I don't think I've ever seen a musical wherein you don't see either of the principal characters' eyes. But in "Hostage Song," the dark but very intriguing indie-rock musical now at Signal Ensemble Theatre, the two main characters have been blindfolded and bound by their captors — who took them and why is never revealed — and pursue their stressful relationship by sound and touch.
This highly usually little show, which features quite haunting music and lyrics by Kyle Jarrow ("A Very Merry Unauthorized Children's Scientology Pageant" )and a jarring book by Clay McLeod Chapman, was produced at New York's Kraine Theater in 2008. It's not the first musical to feature prisoners: "Kiss of the
The conceit that the two characters can never look at each other, even though it would seem possible for them to remove their blindfolds, is bolstered by Jim's insistence that the moment one of their captors knows that either of them have seen the men who took them captive, then they will surely be killed. Better, he says, to stay in the dark.
"Hostage Song" has an unusual structure, bordering on the arch — it's not entirely a legitimate musical, in the usual sense, given that these two actors mostly are accompanied by a rock band, singing from the rear and, from time to time, showing up brandishing hand-held microphones to allow the two captives to sing about this most terrible of situations, alleviated somewhat by the intensity of an unseen companion.
Then again, a certain dislocation of form is a match for the theme, which involves two people killing time, trying to stay lucid and hoping for the best.
We also hear flashbacks of the characters' lives before their capture (Jim is married). And it's in these sections that the show is most emotionally powerful; you witness two people whose entire set of choices is flashing before their eyes, as would surely happen to each of us in such a predicament.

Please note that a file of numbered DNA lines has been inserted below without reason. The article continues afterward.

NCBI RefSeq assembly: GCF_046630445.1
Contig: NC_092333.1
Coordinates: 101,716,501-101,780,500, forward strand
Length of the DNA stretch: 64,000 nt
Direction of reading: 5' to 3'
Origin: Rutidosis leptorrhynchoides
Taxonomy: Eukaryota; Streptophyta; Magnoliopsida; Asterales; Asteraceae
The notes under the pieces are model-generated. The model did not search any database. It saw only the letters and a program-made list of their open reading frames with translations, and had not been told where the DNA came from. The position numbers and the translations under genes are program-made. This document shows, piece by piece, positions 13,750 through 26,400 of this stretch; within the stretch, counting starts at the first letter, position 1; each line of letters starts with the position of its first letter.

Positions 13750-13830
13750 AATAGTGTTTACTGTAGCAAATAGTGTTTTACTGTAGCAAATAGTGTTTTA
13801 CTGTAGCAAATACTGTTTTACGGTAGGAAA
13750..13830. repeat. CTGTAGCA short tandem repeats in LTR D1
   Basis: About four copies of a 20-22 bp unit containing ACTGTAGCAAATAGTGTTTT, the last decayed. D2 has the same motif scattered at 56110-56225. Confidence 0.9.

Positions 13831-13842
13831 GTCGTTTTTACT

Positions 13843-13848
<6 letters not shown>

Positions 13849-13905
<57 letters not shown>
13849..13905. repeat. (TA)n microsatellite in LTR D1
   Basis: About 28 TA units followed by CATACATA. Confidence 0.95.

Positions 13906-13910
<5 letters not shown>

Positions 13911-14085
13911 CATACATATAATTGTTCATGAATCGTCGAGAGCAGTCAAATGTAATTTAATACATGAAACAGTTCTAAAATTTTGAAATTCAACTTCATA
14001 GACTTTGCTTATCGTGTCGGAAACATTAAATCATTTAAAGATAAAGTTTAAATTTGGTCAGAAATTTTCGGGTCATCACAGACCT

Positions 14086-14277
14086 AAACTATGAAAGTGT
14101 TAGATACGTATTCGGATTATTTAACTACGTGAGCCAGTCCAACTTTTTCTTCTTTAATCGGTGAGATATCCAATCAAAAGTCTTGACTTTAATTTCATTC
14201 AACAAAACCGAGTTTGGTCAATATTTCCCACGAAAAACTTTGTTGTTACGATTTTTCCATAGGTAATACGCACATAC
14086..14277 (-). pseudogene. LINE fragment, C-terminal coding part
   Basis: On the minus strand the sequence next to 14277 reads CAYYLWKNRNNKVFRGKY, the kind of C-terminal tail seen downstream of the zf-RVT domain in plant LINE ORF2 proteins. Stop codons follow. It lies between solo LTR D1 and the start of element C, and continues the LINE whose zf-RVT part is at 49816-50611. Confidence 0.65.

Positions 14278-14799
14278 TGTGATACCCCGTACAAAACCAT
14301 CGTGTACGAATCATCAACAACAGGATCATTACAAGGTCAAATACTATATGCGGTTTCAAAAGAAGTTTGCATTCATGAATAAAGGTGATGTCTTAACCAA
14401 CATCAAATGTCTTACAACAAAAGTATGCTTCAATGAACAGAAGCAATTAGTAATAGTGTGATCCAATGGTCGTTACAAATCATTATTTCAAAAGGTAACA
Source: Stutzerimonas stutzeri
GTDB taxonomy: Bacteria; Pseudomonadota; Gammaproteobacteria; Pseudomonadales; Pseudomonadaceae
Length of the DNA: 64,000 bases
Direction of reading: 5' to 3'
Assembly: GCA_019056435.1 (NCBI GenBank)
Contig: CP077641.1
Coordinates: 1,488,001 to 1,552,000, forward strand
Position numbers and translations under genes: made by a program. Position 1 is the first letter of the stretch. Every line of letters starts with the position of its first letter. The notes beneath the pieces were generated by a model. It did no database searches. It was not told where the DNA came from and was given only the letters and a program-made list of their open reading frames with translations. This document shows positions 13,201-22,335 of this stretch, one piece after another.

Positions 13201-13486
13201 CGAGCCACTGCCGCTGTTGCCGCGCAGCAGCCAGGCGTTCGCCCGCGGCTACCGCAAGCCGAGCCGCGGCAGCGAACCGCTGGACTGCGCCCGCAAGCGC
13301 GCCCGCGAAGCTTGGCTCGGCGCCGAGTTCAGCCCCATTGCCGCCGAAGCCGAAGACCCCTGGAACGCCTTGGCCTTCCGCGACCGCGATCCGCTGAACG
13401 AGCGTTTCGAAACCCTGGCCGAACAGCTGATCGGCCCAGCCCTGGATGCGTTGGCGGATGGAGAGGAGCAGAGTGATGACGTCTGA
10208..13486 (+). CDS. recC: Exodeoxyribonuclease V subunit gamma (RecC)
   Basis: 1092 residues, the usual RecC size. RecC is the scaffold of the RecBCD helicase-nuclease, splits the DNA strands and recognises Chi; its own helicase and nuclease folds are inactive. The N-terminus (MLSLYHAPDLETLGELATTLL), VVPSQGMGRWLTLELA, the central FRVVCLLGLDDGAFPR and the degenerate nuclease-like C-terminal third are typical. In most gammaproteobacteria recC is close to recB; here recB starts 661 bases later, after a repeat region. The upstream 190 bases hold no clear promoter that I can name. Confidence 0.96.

Ronan Marra is a capable director who values simplicity. His unpretentious (and very affordable) but firmly rooted production is staged in a black void, with little more than a band, a trunk and two captive characters writhing around on the floor. That is all the piece needs.
It all takes a bit of grasping — emotionally and intellectually — and a musical about characters who constantly fear decapitation is not for all tastes. Nothing happens in the usual way of musicals. And you will not hear vocals of astounding quality in Marra's production
But you will hear some gripping singing from Joseph Stearns, who plays the macabre frontman of this dark, Brechtian rock band and a pair of unstintingly honest and thus quite moving performances from both Roos and O'Connell, whose mutual affection and darkly comic resolution you fully believe. And Jarrow's driving score has a musical insistence that keeps you held.
All in all, "Hostage Song" is a 90-minute show with a haunting presence and, at its conclusion on Saturday night, the unusually attentive and clearly shaken audience at Signal spent a good few seconds just sitting in silence, drinking in what they'd all just witnessed.
When: Through June 9
Where: Signal Ensemble Theatre, 1802 W. Berenice Ave.
Running time: 1 hour, 30 minutes